Opinion: Beauty of Ukrainian spirit continues to grow despite Russia's brutal occupation

One day of war was too many.  One year is almost impossible to believe. 

I say almost because you only have to drive through the bombed cities of Ukraine, look in the tortured eyes of those who lived under Russian occupation, or witness the tears of a young refugee desperate to see her dad again, to know how real every day of this year has felt for Ukrainians. 

The war has stolen so much from the country, but there is a growing numbness to it all. 

Almost as if they have no fear left to feel, Ukrainians now live with ironclad determination. 

In most places, the air raid sirens sound and no one sprints to shelter anymore. 

I thought I was going mad when I first heard artillery being fired.

I felt certain it was what I thought it was, but no one seemed to be reacting. 

These days, the rumble of artillery is almost elevator music to Ukrainians in the far east, at least.  

The sound of a bomb dropping nearby elicits a raised eyebrow, and a "be careful", at best. 

In Kharkiv, where relentless shelling kept people underground for months on end - this feels like a relief.

Ukraine is a big country. Driving from the far west to the east takes two full days and at least a week's worth of lukewarm petrol station hotdogs. 

When you visit the east, the war changes. The fighting is fiercer, but it's also more complicated. 

Ukrainians there are physically closer to Russia than Kyiv, they speak Russian, and have family and friends across the border.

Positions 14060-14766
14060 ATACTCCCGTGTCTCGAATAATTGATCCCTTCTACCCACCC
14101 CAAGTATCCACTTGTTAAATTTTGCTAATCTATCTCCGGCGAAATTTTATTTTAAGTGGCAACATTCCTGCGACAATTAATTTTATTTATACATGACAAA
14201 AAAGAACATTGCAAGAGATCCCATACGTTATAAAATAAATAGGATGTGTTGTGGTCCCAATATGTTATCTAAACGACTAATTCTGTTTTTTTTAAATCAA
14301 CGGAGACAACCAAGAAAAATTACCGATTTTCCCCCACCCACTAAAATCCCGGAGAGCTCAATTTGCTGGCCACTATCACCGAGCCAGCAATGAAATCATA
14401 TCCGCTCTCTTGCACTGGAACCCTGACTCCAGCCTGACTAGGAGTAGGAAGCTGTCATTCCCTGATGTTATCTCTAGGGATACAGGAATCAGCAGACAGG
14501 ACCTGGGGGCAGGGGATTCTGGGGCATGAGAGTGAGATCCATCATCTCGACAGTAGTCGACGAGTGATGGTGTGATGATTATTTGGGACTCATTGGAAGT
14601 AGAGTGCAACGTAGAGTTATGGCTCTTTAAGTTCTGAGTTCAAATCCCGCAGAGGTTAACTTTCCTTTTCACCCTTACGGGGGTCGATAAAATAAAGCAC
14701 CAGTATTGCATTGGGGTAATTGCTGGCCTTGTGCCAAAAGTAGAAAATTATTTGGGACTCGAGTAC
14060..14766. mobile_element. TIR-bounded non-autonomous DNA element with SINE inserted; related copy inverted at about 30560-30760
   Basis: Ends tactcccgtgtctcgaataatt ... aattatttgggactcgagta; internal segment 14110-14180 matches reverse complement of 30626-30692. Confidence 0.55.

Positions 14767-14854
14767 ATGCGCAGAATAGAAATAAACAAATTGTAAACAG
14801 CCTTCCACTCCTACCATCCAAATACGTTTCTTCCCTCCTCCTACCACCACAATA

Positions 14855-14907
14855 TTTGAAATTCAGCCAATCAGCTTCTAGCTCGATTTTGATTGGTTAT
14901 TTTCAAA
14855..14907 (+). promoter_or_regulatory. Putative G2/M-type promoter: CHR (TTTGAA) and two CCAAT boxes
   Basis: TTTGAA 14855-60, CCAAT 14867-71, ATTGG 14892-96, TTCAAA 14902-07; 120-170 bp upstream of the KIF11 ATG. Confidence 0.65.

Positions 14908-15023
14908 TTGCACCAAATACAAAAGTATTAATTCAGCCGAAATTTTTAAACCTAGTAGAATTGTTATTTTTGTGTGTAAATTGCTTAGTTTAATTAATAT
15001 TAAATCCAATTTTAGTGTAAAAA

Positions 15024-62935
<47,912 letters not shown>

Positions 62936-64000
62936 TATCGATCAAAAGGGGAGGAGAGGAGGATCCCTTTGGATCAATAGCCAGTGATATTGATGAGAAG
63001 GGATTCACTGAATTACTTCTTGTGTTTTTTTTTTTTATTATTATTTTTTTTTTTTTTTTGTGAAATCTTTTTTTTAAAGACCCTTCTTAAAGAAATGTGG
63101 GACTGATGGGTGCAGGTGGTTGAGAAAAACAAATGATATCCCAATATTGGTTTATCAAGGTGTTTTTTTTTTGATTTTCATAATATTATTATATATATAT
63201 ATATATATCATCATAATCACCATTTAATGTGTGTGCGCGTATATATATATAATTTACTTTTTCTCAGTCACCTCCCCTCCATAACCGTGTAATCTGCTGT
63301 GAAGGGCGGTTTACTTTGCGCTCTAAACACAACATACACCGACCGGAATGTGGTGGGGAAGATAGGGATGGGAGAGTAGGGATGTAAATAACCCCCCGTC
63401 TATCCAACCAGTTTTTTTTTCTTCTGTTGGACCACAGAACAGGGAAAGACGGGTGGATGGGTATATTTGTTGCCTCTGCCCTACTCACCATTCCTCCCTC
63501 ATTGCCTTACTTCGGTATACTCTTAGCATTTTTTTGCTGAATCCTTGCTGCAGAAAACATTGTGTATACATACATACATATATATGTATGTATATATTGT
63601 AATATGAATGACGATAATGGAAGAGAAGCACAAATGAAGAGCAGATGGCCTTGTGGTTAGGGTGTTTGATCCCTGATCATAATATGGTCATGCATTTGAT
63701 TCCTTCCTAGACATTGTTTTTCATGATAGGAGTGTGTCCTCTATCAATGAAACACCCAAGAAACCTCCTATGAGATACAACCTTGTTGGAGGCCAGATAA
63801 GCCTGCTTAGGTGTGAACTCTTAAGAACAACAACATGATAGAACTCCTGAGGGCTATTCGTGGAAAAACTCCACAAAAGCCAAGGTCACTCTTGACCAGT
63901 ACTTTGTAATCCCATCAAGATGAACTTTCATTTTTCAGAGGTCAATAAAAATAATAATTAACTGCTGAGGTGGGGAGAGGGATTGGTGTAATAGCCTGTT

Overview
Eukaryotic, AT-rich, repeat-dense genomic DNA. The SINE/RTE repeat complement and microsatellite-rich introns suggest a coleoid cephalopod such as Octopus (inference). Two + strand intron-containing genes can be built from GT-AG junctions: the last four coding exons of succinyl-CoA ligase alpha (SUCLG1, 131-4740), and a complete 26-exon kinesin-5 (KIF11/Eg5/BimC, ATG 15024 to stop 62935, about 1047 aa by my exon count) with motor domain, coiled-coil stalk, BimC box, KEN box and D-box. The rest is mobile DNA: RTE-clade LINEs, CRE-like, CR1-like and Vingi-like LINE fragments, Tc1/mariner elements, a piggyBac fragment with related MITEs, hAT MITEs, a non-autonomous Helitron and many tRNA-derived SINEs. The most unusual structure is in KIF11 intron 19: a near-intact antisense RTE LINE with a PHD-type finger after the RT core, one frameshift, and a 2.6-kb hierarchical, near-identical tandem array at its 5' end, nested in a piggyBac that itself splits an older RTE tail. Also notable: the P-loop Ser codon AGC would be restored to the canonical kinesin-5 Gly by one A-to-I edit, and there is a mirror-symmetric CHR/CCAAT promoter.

In towns like Izyum, where the occupiers are accused of torturing locals, rumours swirl about who in the town helped the invaders, trading loyalty for safety. 

Some in the east describe themselves as citizens of Ukraine, but as Russian nationals.

While one woman will tell of her brother being tortured to death, another will tell you the torture chambers were merely prisons for law-breaking residents. 

Others curse the betrayal of their old friends; Russians who for many generations fought on the same side as Ukraine, and now cross the border as enemies. 

The pain inflicted by this war though, is not refuted by anyone. 

In liberated towns, Ukrainians run for a free loaf of bread and walk home with it, playing a dangerous game of hopscotch through minefields. 

But all across the country, the gardens around towns are kept in pristine condition. 

The grass is cut tidily and it's not unusual to see perfectly pruned roses surrounded by obliterated buildings. 

"What does this tell you about my people?" - One man asked me. "Even while at war, as missiles hit our country, we are mowing the lawns and trimming our hedges..."

"We are not like the Russians," he said. "We care for our land and our people."

Neither the land nor the people will ever be the same here - the war has taken its toll and this winter has been bitter and brutal. 

The spring fighting is promising to be worse.  

But the beauty of the Ukrainian spirit has proven it won't just survive, it will grow, in even the toughest conditions.

Lisette Reymer is Newshub's Europe correspondent.